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Sunday, November 08, 2015

Darkmatters Review: Kill Your Friends

Kill Your Friends (18)

Dir. Owen Harris

Reviewed by Matt Adcock (@Cleric20)

“So here’s what I do. I listen to music - singers, bands, songwriters - and decide which ones stand a good chance of commercial success…. Sounds easy?”

Hello Britain - it seems we have our own rival to Patrick Bateman, the infamous American Psycho. Meet Steven Stelfox (Nicholas ‘Mad Max: Fury Road’ Hoult) an Artist & Repertoire
(A&R) man whose job is to pick the next big music thing, he’s also a truly detestable, misogynistic, immoral scumbag who is more than prepared to kill his co-workers or indeed his friends.

"smooth but dangerous"

It’s the 1990’s and Britpop groups like Blur and Oasis are setting the pace whilst the public are still actually buying albums by Menswear and Gene too. Stelfox has ambition to take his boss’s job as Head of A&R but his colleague Waters (James ‘Into The Woods’ Corden) is more likely to get the post due to his seniority.

Oh dear.

Yes the credits have barely rolled when the Waters is left for dead having been slipped an insane amount of drugs. From then on Kill Your Friends becomes a deeply twisted take on Dostoevsky’s Crime and Punishment - just with more swearing, sex, greed and drugs, all to a killer ‘90s soundtrack which has to be the best of any film this year.

"Hard at work"

Hoult pulls off the confidently evil lead role with aplomb and he’s backed up by a fun cast of varying ability. D.C. Woodham (Edward ‘Jonathan Strange & Mr Norrell’ Hogg) is the long arm of the law which threatens Stelfox but this copper is an unfulfilled musician himself. Also caught in this bleakly dark comedy music-and-murder-em-up are rival, and more successful scout Parker Hall (Tom Riley), plus Stelfox’s scheming assistant Rebecca (Georgia King).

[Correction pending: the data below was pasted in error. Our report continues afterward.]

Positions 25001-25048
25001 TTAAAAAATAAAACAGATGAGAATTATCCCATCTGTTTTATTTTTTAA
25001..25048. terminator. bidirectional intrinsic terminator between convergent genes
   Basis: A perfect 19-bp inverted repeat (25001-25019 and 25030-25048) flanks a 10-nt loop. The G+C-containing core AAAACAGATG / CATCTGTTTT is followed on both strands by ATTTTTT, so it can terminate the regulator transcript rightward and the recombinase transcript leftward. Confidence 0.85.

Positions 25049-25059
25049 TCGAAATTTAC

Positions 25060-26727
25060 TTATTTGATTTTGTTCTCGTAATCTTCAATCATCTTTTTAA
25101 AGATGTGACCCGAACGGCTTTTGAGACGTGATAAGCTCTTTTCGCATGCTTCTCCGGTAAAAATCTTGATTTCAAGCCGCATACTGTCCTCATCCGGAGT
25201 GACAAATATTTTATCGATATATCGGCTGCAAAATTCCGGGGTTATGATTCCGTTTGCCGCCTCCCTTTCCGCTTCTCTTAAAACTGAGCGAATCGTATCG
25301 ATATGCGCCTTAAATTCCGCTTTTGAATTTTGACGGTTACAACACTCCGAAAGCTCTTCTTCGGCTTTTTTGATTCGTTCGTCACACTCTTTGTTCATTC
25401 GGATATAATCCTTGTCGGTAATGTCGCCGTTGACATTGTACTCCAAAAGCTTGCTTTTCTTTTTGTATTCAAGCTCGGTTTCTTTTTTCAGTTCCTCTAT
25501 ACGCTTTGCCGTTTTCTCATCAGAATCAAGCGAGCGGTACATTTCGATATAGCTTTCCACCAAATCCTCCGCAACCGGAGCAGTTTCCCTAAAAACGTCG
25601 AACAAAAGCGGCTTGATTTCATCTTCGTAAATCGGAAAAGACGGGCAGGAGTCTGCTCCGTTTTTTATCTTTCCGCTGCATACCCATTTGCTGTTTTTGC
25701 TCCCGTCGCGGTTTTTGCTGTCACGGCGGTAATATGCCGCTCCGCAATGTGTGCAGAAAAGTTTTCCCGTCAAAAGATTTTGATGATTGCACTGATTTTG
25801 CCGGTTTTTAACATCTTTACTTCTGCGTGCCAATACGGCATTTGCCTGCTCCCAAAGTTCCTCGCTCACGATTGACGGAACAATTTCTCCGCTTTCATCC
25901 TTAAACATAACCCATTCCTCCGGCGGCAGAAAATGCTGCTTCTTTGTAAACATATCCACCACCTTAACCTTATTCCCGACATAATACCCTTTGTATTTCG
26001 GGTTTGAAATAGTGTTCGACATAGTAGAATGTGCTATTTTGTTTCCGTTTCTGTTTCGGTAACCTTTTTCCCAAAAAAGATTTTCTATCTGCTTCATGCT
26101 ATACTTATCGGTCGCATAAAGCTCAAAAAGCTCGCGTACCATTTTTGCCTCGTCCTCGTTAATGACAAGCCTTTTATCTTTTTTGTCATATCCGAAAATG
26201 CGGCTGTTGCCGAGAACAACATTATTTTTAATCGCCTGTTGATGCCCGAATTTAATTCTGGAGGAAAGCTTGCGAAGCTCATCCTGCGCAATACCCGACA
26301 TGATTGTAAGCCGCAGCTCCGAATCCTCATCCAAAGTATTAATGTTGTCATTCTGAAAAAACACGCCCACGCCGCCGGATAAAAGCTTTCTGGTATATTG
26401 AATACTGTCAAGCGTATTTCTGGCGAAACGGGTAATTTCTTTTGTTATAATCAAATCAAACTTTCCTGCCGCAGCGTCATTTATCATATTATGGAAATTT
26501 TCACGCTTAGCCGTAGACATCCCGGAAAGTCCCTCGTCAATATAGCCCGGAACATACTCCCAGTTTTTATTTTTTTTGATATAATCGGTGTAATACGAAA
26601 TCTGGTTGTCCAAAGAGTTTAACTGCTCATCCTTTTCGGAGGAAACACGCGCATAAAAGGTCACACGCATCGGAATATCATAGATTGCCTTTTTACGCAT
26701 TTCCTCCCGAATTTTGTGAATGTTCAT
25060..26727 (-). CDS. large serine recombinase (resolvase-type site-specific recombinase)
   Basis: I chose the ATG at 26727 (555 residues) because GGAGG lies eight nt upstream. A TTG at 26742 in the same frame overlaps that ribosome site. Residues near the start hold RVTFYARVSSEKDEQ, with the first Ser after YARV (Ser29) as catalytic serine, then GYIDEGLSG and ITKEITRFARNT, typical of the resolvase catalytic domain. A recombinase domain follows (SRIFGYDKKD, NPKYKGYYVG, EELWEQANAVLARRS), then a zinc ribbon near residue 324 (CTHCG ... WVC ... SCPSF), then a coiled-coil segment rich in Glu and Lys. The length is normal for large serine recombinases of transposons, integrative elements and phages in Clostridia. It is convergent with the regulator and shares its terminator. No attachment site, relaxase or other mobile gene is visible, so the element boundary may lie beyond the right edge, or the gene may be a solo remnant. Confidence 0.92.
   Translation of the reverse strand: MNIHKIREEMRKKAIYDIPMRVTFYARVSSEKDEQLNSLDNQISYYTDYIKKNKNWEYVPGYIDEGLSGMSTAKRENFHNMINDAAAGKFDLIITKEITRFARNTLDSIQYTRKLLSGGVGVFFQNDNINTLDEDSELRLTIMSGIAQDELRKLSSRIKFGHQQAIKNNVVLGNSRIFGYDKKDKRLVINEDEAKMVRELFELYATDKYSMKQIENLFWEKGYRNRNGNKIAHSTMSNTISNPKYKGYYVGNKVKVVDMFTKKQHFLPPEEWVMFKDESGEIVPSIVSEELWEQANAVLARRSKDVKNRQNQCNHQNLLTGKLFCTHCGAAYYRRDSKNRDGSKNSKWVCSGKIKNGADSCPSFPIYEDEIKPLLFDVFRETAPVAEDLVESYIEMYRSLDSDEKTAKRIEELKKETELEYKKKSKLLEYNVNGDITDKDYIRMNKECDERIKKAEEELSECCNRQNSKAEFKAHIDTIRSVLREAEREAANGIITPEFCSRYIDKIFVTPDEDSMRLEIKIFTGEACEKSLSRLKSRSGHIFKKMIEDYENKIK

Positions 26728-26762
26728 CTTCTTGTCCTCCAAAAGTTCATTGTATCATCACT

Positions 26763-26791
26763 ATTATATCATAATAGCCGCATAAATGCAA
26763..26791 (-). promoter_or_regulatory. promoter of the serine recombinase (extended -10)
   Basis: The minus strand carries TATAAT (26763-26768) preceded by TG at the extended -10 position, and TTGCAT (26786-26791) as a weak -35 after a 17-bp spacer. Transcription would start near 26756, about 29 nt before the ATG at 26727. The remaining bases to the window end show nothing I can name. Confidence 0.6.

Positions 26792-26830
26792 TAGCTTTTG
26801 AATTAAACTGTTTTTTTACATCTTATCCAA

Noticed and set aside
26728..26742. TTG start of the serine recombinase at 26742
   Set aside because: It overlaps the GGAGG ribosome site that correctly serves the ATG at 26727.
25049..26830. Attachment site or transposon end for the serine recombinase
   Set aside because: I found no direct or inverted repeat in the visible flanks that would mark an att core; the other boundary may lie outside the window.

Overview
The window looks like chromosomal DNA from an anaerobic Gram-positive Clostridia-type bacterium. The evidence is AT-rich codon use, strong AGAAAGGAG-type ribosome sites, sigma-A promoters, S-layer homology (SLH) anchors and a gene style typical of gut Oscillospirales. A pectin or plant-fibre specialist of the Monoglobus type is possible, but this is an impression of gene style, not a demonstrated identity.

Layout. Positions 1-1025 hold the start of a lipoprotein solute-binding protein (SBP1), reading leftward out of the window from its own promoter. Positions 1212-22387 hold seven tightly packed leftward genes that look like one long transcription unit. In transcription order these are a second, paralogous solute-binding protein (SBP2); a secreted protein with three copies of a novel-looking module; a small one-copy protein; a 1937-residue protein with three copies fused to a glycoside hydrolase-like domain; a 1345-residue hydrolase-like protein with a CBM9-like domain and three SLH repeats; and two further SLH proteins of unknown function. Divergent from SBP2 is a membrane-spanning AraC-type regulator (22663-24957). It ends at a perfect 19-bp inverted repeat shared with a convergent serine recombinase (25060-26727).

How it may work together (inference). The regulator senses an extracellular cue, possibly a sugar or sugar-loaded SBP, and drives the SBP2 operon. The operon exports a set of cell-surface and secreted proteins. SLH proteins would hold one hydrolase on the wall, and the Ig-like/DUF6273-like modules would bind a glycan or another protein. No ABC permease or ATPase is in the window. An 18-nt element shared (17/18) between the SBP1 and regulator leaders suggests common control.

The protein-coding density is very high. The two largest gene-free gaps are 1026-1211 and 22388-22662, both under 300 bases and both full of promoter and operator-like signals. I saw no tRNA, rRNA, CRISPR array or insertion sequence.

Kill Your Friends is a full-throttle bad taste big screen adaption of John Niven’s biting exploration of the music industry which pulls no punches and is hilariously wrong and violent. As the plot tightens like a noose around Stelfox’s foul-mouthed Britpop Psycho, his serious mental health issues start to leave a bloody body count. Which is awkward as you’ll be highly amused despite the carnage.

"The dubious pop talent"

This film really isn’t for the faint of heart or easily offended but if you want to stare into the moral abyss, laughing as you go, and reminiscing over some quality tunes, Kill Your Friends is more (to use an Irvine Welsh measure of excellence) Trainspotting than Ecstasy, which is good news for psycho lovers everywhere.

Out of a potential 5 you have to go with a Darkmatters:


(3.5 - getting a 'hit' can be murder... )

Awesomeness ööö – touch darkness and it touches you back

Laughs öööö – deeply funny but oh so wrong

Horror öööö – gets very nasty in places

Spiritual Enlightenment -ööö - kill your morals

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